MINSK — While Belarus’ poverty rate has decreased from nearly half the population in the 1990s to about five percent today, the causes of poverty in Belarus remain much the same, especially among the country’s vulnerable populations.
Among these vulnerable populations are large households, single-parent households, the elderly, migrants and refugees and disabled persons. While each of these groups faces a distinct set of challenges, they have one thing in common: the Belarusian government has deemed them “social parasites.”
Social Parasite Tax
In March 2017, Belarus, led by President Alexander Lukashenko, attempted to impose a “social parasite tax” on its poor population. The effort had been made into law by decree in 2015, but it wasn’t until this year that people began receiving notice of the fine. Valued at roughly $233, the tax equates to about a month’s wages for the average citizen. For the vulnerable populations, who typically make just $100 per month (barely above the Belarusian poverty line of $90 per month), this financial hit would be devastating.
The proposal was met with unprecedented protests across 13 cities, with 2,000 demonstrators protesting in Minsk alone. The effort resulted in hundreds of arrests and gained the support of many human rights groups who publicly condemned the tax.
Lukashenko defended the the fine as a way to “instill discipline in the work-shy,” implying that the effort was meant to make people less dependent on government services. However, Belarus provides hardly any assistance to the unemployed, with those receiving benefits entitled to just $12 per month. According to the World Bank, less than 10 percent of unemployed citizens receive these benefits.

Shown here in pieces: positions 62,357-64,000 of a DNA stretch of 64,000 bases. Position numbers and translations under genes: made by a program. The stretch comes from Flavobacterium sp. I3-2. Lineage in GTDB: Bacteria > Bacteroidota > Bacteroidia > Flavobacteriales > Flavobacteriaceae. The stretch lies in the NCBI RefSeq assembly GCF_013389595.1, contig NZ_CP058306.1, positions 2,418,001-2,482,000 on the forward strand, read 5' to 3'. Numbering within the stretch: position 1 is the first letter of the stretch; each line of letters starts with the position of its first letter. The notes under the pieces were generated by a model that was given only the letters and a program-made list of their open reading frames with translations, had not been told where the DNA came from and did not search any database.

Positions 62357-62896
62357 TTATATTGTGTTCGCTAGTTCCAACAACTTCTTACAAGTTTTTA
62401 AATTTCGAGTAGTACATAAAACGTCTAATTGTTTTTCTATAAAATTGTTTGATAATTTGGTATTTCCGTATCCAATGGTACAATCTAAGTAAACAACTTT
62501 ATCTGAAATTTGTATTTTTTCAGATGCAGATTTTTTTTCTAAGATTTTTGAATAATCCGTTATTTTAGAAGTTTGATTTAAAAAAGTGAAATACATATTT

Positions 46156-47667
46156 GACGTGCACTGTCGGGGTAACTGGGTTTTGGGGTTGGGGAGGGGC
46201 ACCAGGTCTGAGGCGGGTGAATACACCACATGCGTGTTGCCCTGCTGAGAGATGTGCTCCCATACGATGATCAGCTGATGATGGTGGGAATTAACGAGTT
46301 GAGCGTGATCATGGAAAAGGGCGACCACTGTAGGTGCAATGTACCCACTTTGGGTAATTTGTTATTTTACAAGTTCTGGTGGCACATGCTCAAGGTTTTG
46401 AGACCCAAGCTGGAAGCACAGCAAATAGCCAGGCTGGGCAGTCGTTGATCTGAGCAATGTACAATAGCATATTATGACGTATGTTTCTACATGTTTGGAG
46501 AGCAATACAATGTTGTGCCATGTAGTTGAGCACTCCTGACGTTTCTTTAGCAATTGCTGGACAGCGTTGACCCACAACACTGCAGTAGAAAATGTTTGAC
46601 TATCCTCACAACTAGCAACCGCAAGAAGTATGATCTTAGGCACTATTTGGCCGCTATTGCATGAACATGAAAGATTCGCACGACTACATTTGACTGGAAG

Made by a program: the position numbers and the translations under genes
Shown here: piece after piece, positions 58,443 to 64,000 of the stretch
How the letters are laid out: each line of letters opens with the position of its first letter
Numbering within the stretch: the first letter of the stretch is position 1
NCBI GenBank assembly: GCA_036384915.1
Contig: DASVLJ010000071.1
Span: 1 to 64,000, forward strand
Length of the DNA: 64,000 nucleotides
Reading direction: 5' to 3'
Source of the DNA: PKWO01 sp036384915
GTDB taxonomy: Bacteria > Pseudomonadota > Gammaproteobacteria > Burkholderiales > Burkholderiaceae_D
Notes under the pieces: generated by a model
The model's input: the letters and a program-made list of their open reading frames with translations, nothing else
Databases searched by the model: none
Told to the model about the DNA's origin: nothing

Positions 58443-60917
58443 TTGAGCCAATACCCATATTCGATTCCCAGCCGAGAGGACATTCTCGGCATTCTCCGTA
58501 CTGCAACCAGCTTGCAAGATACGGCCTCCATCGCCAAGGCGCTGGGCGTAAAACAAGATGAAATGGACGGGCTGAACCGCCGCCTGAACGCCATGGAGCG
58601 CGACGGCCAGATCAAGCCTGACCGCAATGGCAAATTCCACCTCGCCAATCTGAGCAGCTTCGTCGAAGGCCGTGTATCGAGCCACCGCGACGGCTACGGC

Even if Belarus is able to fully overcome its recent recession, it is unlikely that the poorest population would benefit from the economic growth as it did in the 1990s. In fact, inequality, which is among the main causes of poverty in Belarus, is expected to rise as the rich get richer and continue to find legal ways to avoid paying taxes.
Civilian Pushback to the Government
This is, in part, why the effort by Lukashenko’s government to enforce the 2015 decree sparked such large protests: low wages and lack of economic opportunities are among the most significant causes of poverty in Belarus, meaning that people are simply not earning enough to live. Geographic location also plays a significant role, with rural areas housing the majority of the poorer population.
The causes of poverty in Belarus are only exacerbated by government policies such as the lack of unemployment support and efforts to raise the age of retirement. In an aging population, this would only serve to increase the number of impoverished citizens and further strain Belarus’s economy. Unfortunately, citizen participation in government often has little impact, and many view voting as no more than a formality.
However, the international community identified these issues within Belarus and works to address government functioning in the hopes of improving the lives of vulnerable populations; in fact, 80 percent of U.S. foreign assistance to the state is dedicated to moving towards governing justly and democratically.
In addition, many human rights organizations alarmed by the crackdown on the social parasite protests and those on Belarus’s Freedom Day, condemned the repressive actions of Lukashenko’s government. So, though the causes of poverty in Belarus persist, there is hope for progress in the future.
– Alena Zafonte